Repeat – someone famous said it. Image from The Simpsons.

This was the original post. But let me add a few new lines to it:

As said before I still regard the above post as highly relevant. If anything, the problem of quality indication on the social web has become worse – not better – since 2013.

I am sure that many of you will be tempted to regard this as a rant about clickbait headlines and posts. It’s not. I am not one of those people who complain about clickbait at all.

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Here is the thing – I don’t click on the clickbait that I don’t want to see. And when I click on a clickbait headline I am usually not disappointed with the content I get. I’ve spent a lot of time on researching how clickbait works – and the truth is that it needs two mechanics to work well:

  1. The headline, image and other characteristics that are visible to web users that haven’t clicked yet need to bait them into clicking (hence the name)
  2. After consuming the content, the user needs to have had a good enough experience with the content to be inclined to share the content on social media

When complaining about clickbait we forget the 2nd mechanic: Clickbait wouldn’t work without us (the consumers) sharing the content. If the content is bad, why do we share it?

This comes closer to the point of the original post – although I have to admit that sharing clickbait is probably better than the behaviour described in the introduction: If you share clickbait – the chances are that you had actually clicked on it and consumed the content before you decided to share it. _You had checked the content quality before you shared it – how cool is that?_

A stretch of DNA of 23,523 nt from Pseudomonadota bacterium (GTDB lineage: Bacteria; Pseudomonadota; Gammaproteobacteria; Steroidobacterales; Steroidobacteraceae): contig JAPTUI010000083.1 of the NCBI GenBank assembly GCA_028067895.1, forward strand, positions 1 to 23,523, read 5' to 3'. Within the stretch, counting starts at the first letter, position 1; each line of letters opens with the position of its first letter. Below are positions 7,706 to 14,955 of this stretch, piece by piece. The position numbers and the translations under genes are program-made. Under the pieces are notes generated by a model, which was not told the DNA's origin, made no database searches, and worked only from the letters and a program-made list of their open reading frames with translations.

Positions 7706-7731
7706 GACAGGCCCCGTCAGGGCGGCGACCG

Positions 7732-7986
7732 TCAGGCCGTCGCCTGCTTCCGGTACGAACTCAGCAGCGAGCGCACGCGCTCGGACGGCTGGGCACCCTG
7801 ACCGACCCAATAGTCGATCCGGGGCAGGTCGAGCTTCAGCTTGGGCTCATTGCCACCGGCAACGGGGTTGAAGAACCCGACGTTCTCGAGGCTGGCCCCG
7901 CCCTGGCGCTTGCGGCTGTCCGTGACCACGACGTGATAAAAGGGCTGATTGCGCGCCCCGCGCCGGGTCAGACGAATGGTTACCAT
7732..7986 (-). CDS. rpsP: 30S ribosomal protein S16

You might have guessed it – I am actually a defender of clickbait.

I do however read all posts that I come across that bash on clickbait sites like Upworthy and Buzzfeed. And I have never ever read a single anti clickbait post that asked why people share them. They all criticise that the headlines are crafted in a way so people click (while I fail to see why that is a crime), but they never explain why people share.

Which is the more important part.

Because when you have a post that get’s clicked you get an initial audience – when people share it you get real traffic.

Which leads to the real questions:

  • Why do people share crap?
  • Is crap really crap when it get’s shared around on social media?
  • Is a share on Facebook a quality indicator? Or an indicator for SCGV (Social Crap Gone Viral)?

Content gets created by demand on the web – and demand is not measured by what we consume or want to consume anymore. In the age of social media, demand is measured by what we share with others.

We cannot blame Social Media companies like Facebook and Twitter for what we share, and we cannot blame Upworthy or Buzzfeed for creating content that we share – that we actually like!

If we want a different web then we need to create it ourselves – and the tool we have is not just creating better or different content, it’s sharing better content.

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This article was proofread and edited by myself with the help of Grammarly. If you are blogging in English and cannot afford a professional editor, Try Grammarly Now! It rocks.

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  • Don Sturgill

    Amen, Jonathan. Zillions talking and few listening. A flamboyant title (even without content) can get shared to the ends of the Earth.

  • Omar Khan

    Well, you had me at the Headline! I read it and loved the content. I believe there is nothing wrong with sharing click-baits or attention grabbing headlines if the content is somewhat relevant. However, when the click bait is used for totally irrelevant content and it also gets shared then it’s a crappy double whammy. That is absolutely without merits and unworthy of forgiveness.

  • sumrando

    University papers don’t go viral because they are published behind paywalls and copyrights. Meanwhile, pizza rat.